Tricyrtis macrantha subsp. macranthopsis
Common Name: toad lily 
Type: Herbaceous perennial
Family: Liliaceae
Native Range: Japan
Zone: 6 to 8
Height: 1.00 to 1.50 feet
Spread: 1.00 to 1.50 feet
Bloom Time: August to September
Bloom Description: Yellow with raspberry spotting inside
Sun: Part shade to full shade
Water: Medium to wet
Maintenance: Low
Flower: Showy


Easily grown in average, medium to wet, well-drained soils in part shade to full shade. Prefers moist, organically rich, humusy, slightly acidic soils in part shade. Soil must not be allowed to dry out.

Noteworthy Characteristics

Tricyrtis macrantha, commonly called toad lily, is an herbaceous perennial with a weeping habit. It is native to Japan (Shikoku) where it is often found growing in shady ravines or cascading over rock formations. It typically grows in a clump to 12-18” tall with arching but sometimes decumbent brown-hairy stems spreading or cascading to as much as 36”. Stems are clad with ovate-oblong to ovate-lanceolate, parallel-veined, cordate-based, glossy, dark green leaves (to 4” long). Nodding, pendulous, thick-tepaled, bell-shaped, bright yellow flowers (to 1 ½” long) are speckled with reddish-brown inside. Flowers bloom on long pedicels from the upper leaf axils and stem ends in late summer to early fall (September-October).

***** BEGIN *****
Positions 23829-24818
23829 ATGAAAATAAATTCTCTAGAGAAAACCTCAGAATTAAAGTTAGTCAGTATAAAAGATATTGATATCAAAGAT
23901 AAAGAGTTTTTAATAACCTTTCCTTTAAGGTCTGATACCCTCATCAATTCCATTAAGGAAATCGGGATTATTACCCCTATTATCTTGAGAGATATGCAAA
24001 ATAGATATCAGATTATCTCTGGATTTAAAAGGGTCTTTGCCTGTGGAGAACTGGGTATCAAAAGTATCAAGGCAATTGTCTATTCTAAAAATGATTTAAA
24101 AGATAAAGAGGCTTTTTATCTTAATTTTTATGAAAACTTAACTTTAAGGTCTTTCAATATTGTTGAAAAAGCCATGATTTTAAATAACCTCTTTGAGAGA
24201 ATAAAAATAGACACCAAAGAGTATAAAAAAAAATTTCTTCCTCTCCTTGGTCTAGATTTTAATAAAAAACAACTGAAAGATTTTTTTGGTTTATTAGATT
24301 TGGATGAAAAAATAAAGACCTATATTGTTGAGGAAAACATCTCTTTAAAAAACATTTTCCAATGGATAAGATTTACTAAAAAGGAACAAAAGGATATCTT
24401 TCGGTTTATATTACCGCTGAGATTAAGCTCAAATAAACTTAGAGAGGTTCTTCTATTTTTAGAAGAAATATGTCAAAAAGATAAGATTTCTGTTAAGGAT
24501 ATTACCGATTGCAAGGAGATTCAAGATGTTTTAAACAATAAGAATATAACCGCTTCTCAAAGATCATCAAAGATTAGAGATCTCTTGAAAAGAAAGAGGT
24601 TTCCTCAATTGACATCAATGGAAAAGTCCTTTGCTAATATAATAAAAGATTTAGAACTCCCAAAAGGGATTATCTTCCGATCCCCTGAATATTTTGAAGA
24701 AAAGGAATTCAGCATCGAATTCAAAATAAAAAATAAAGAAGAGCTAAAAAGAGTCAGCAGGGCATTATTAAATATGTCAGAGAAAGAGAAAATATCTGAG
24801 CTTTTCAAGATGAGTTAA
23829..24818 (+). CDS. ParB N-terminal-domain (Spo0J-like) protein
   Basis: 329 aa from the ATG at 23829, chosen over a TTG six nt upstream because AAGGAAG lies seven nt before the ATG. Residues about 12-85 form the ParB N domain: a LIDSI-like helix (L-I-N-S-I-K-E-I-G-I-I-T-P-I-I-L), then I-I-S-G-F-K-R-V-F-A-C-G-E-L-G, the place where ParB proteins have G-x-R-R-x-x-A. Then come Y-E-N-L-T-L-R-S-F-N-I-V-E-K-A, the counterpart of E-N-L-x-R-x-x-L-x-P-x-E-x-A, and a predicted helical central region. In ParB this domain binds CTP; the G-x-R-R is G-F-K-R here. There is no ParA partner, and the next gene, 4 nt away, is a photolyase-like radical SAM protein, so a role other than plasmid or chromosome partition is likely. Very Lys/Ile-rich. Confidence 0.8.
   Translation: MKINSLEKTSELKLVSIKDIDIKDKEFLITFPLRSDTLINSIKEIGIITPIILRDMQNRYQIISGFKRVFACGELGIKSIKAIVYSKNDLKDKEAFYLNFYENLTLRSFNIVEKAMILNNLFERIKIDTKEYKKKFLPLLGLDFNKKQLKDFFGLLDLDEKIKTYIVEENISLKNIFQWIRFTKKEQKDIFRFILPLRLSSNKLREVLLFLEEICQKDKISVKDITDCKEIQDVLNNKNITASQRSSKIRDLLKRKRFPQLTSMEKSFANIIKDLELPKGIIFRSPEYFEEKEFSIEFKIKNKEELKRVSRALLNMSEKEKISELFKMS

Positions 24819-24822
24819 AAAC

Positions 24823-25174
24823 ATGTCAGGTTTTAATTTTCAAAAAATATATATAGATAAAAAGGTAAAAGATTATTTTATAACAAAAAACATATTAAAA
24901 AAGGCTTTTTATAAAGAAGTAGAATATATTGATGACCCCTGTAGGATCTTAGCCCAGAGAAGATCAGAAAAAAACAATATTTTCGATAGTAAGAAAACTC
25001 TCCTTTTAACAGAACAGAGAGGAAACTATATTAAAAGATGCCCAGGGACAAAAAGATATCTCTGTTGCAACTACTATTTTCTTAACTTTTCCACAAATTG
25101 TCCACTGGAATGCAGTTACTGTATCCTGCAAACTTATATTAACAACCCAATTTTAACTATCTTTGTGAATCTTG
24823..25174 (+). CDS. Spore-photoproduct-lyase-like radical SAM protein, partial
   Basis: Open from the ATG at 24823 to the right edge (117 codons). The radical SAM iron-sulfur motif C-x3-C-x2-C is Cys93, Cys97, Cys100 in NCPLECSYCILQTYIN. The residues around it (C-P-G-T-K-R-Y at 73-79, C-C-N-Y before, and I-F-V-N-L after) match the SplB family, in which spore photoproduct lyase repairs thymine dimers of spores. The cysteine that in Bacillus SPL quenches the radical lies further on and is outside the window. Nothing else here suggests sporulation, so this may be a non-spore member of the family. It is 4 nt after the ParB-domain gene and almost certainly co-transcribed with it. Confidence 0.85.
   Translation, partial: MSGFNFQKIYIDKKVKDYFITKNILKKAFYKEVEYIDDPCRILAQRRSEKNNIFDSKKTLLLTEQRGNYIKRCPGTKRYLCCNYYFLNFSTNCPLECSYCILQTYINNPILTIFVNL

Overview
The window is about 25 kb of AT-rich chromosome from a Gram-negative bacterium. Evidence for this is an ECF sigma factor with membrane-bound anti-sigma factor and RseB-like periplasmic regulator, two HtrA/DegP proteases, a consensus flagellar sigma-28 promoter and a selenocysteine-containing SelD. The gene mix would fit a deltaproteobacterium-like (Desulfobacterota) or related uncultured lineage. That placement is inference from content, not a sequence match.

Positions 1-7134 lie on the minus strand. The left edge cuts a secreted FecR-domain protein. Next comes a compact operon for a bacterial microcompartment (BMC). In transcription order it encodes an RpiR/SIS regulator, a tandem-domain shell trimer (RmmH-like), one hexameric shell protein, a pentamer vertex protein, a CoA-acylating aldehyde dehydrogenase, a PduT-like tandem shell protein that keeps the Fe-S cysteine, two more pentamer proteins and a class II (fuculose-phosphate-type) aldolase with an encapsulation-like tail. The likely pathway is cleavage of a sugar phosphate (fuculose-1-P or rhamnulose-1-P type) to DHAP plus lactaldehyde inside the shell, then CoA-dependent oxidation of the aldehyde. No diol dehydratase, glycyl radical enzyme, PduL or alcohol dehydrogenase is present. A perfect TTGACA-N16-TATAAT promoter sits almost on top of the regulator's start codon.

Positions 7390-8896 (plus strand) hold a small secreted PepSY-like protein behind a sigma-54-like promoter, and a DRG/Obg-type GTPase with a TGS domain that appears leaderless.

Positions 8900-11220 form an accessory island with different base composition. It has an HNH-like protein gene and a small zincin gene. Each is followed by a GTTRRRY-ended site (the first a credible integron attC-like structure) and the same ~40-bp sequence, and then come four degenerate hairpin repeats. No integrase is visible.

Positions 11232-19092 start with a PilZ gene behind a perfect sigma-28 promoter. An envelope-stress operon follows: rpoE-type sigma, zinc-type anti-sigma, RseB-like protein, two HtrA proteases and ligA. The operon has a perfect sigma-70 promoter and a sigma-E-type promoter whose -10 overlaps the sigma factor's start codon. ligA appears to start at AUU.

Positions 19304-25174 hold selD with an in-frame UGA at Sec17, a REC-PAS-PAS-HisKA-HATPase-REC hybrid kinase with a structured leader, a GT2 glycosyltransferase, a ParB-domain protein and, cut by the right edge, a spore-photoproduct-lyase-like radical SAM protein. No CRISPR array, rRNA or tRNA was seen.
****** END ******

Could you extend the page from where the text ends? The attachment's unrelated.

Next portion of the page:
Subsp. macranthopsis primarily differs from the species by having (1) hairless stems, (2) narrower stem-clasping leaves and (3) a slightly later bloom time. It is native to Japan (Honshu) where it is often found growing near waterfalls and over rock faces. It features yellow pendant flowers with raspberry inside spotting in a late summer to early fall bloom. Lanceolate stem-clasping dark green leaves (to 4-6” long).

Genus name comes from the Greek words tri- meaning three and kyrtos meaning humped as the bases of the three outer petals are swollen and sacklike.

Specific epithet comes from the Latin word macranthus meaning large flowered.


No serious insect or disease problems. Slugs and snails are occasional visitors.


This trailing tricyrtis is a shade-loving plant that is best sited in an elevated position so that the cascading stems and drooping flowers can be fully appreciated. Woodland gardens, shade gardens or naturalized areas. Trail from the top of a rock wall. Containers.